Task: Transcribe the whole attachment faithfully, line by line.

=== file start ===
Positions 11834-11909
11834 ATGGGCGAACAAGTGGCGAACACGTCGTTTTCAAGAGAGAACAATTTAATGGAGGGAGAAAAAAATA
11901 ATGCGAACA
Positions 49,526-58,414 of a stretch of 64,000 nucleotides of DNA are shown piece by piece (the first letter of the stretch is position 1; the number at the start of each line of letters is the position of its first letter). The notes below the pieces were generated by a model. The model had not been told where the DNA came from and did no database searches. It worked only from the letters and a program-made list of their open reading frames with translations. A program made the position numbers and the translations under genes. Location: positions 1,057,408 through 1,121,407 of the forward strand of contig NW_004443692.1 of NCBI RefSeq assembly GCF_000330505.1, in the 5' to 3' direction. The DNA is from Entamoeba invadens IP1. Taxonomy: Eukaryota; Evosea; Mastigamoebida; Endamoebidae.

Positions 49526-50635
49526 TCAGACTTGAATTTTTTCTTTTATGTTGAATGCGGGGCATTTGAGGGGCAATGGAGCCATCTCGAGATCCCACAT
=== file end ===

Positions 11834-11909
11834 ATGGGCGAACAAGTGGCGAACACGTCGTTTTCAAGAGAGAACAATTTAATGGAGGGAGAAAAAAATA
11901 ATGCGAACA
Positions 49,526-58,414 of a stretch of 64,000 nucleotides of DNA are shown piece by piece (the first letter of the stretch is position 1; the number at the start of each line of letters is the position of its first letter). The notes below the pieces were generated by a model. The model had not been told where the DNA came from and did no database searches. It worked only from the letters and a program-made list of their open reading frames with translations. A program made the position numbers and the translations under genes. Location: positions 1,057,408 through 1,121,407 of the forward strand of contig NW_004443692.1 of NCBI RefSeq assembly GCF_000330505.1, in the 5' to 3' direction. The DNA is from Entamoeba invadens IP1. Taxonomy: Eukaryota; Evosea; Mastigamoebida; Endamoebidae.

Positions 49526-50635
49526 TCAGACTTGAATTTTTTCTTTTATGTTGAATGCGGGGCATTTGAGGGGCAATGGAGCCATCTCGAGATCCCACAT